Sweethearts of the Bible Quiz
Test your Bible knowledge of these biblical couples.
A Heart of Faith
My wandering heart is very much like that of the disciples.
The Heart of the Canaanite Woman
The bible gets to the heart of the matter. Scripture reveals truth.
A Woman Who Loved Jesus
She risked ridicule and embarrassment to worship the Lord.
This is the story of a girl who lived in about A.D. 63 - 70. Most people thought of her as unimportant and insignificant. She was a slave girl—owned by someone else. She was possessed by an evil spirit, so she didn’t even own her own thoughts. The love of God saved her.
The story is recorded in Acts 16:16 - 24.
The apostle Paul and his companions were on their way to a place of prayer, when they were met by a slave girl who was possessed by an evil spirit. She stood in their way and shouted, "These men are servants of the Most High God, who are telling you the way to be saved." (Acts 16:17 NIV) They walked on by her but she kept following them, shouting those words. The Bible says that she did this for many days. Finally, Paul became disturbed by her behavior and so deeply grieved for her that he turned around and commanded the evil spirit to come out of her. And it did. This got Paul in trouble with the slave owners. As a slave with the ability to predict the future and tell fortunes, the girl had been a good source of income.
The girl was telling the truth. She, or the evil spirit, recognized Paul as an apostle who could show people the way to salvation. Evil spirits told the truth about Jesus too. He also commanded that they leave the people they inhabited. (Matthew 8:29) Why did this truthful proclamation by the demon bother Paul? Wasn't it a good thing?
Paul cared about the gospel.
The demons who proclaimed who Jesus was and who Paul was were controlled by Satan and did not show reverence to God. Just to believe that Jesus is the Son of God is not enough. Faith is more than belief. It involves the acceptance of what Jesus has done and receiving Him as the only one who offers forgiveness of sin. (James 2:9)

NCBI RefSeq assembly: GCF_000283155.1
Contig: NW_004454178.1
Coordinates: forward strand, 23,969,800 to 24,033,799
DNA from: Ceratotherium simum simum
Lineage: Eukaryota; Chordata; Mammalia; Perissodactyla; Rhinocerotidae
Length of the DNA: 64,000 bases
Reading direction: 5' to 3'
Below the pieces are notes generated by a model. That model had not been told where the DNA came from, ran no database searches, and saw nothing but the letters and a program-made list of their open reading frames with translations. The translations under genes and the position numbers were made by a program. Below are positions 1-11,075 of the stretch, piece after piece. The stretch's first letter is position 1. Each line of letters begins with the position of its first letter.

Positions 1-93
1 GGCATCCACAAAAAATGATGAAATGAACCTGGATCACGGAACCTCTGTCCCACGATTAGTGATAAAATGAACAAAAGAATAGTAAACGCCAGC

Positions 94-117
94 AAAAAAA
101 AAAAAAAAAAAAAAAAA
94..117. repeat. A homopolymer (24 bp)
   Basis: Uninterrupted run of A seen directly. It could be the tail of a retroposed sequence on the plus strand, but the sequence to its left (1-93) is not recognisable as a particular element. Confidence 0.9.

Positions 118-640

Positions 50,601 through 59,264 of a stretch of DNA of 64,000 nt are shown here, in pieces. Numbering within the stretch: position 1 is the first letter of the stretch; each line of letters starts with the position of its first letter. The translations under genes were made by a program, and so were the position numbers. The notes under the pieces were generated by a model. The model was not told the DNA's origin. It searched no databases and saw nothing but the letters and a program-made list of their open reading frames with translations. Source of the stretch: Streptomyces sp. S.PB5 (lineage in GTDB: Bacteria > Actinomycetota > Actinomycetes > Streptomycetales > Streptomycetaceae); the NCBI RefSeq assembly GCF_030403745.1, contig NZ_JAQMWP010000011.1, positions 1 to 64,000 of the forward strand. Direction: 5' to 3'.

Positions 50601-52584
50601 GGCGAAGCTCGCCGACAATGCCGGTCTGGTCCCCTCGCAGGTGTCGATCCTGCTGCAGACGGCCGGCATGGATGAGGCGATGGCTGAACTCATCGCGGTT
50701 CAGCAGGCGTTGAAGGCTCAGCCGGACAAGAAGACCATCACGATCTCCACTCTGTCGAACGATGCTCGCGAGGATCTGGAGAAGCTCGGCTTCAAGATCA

The way to salvation was a popular topic in Paul’s time. There were different views of how to achieve it depending on what belief system was followed. The demon was trying to discredit the gospel of Jesus Christ by associating it with the occult.
Paul cared about the girl.
She had lost her individuality as a person. Socially she belonged to her masters and was being exploited because of her fortune telling ability. They were making a lot of money through her.
Psychologically she belonged to the evil spirit which controlled her. She couldn’t control her own thoughts or emotions.
Luke, the author of Acts, tells this story after the conversion story of Lydia (Acts 16:13-15) and before the conversion of the Roman jailer (Acts 16:25-34). This suggests that the slave girl may also have received Christ and been baptized after she was delivered from the control of the evil spirit. I like to think that she did give her life to Christ, who gave it to her. She received the Holy Spirit and streams of life began to bubble up from within her. (John 7: 38- 39) She went from no identity except that which the evil spirit allowed, to gaining her own identity in the family of Christ.
In finding Christ, she was brought into the Christian family relationship with the wealthy business woman, Lydia and the Roman jailer as well as all other Christians. One family, one fellowship, in Christ.
Does your life seem out of control at times? I admit mine does quite often. Sometimes I’d give anything for a little bit of quiet and a short time of peace in the midst of the chaos.
The mundane becomes inspiration.